I’ve spent most of the last two days working on cutting and binding the edge of the dress hem: trimming the hem to a uniform length, cutting and sewing together bias strips of china silk, machine stitching the bias strips to the raw edge of the hem, trimming the seam allowance back to 1/8”, folding the bias strip over, and prick-stitching the raw edge of the bias strip down. And, finally, trimming the excess off the bias strip.
All this, for something that will not be seen in the finished garment.
This, naturally, got me to thinking about why I was doing this. And to me, the answer is simply integrity. To do the best workmanship I can, given time and skill constraints, is to work with integrity; and to work with integrity is sacred work – an offering to the Divine.
(I hate to use a capital letter there, because of the confusion with various other interpretations of the Divine – most notably the Judeo-Christian God, but also others of the sort that lay down rules, reward followers, and basically tell you what to do. My view of the Divine is simpler: it is all-that-is-worth-honoring, that thread of beauty and joy that runs through everything in creation, and that every creator touches and strives to capture in his/her work. I don’t think it’s self-aware, but it is sacred – quite possibly the only sacred thing.)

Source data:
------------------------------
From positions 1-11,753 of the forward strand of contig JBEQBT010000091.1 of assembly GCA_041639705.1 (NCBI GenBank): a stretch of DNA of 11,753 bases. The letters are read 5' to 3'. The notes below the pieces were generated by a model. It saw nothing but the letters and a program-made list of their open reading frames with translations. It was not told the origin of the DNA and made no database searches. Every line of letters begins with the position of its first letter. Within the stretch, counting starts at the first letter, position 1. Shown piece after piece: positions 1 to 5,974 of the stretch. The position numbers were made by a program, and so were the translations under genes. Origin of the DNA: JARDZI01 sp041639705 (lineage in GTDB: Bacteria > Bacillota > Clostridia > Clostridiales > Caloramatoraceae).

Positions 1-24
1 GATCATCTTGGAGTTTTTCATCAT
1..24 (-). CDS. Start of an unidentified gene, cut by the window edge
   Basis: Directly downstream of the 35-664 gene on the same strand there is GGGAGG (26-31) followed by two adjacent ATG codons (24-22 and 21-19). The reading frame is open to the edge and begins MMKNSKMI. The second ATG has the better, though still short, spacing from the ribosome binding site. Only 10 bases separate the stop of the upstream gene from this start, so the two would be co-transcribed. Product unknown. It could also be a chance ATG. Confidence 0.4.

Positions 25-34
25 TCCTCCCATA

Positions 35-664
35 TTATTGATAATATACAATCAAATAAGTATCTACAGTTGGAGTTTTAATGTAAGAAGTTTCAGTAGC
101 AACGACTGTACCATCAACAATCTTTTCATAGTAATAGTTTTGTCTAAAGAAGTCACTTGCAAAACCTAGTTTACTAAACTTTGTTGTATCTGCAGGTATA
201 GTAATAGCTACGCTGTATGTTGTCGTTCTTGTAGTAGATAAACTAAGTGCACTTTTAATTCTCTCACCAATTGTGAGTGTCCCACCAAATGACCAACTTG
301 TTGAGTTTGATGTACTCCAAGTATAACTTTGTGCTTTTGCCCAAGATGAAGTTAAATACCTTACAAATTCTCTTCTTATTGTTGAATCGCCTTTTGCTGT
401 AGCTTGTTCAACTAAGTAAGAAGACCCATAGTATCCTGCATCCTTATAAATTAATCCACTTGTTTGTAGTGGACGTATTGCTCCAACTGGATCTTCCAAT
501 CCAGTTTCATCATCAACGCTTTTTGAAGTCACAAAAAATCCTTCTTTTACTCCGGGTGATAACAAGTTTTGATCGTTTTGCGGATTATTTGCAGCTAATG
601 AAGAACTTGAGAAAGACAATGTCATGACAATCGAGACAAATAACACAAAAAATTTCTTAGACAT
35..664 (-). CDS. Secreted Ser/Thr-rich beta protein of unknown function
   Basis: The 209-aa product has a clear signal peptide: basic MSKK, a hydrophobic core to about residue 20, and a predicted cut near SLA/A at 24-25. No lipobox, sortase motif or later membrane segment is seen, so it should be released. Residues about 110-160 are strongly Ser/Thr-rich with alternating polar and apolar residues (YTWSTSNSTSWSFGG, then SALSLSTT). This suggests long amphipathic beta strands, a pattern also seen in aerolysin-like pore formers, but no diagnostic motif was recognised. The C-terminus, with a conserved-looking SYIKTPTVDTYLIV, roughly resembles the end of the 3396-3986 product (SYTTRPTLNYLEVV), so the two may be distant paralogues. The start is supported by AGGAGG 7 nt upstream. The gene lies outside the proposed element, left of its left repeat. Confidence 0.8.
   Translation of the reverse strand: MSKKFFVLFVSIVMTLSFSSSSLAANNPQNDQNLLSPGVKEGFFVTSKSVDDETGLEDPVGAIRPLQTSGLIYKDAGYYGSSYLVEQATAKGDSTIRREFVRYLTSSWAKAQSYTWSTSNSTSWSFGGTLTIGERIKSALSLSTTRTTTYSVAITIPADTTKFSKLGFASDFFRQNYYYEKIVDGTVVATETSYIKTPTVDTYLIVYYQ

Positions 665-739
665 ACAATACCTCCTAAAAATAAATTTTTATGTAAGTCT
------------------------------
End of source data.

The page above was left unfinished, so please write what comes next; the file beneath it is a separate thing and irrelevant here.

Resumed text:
I am pretty serious about this, and I think it reflects in my work. In working, I strive for the same thing I feel in deep meditation; that focused awareness that connects with the Divine. This means paying attention to detail – making sure that I get every stitch right, that the weaving is well-done, that the “feel” of the work is just so. It is not something I think about, but something that, like meditation, I simply do. By my focus, by my attentive work, I call forth my connection to the Divine, and make my work sacred.
But beyond that – my work is a connection to the Divine, but the finished piece is also an offering to the Divine, something you would give to your root teacher (in Tibetan Buddhism, this essentially means the head of your spiritual lineage). Nothing less will do. It is possible for the finished piece to be less than perfect – perhaps you had time constraints, perhaps your skills weren’t up to it, perhaps you couldn’t afford the best materials – but it should represent the best you can do. To do less is to insult your Muse, and dishonors your relationship with the Divine.
This is how I approach my finished work, and that is why I am putting so much work into the dress. It may not be perfect – there are certainly flaws in it – but it represents my very best craftsmanship, given my skills and resources. It celebrates the Divine: my work is sacred.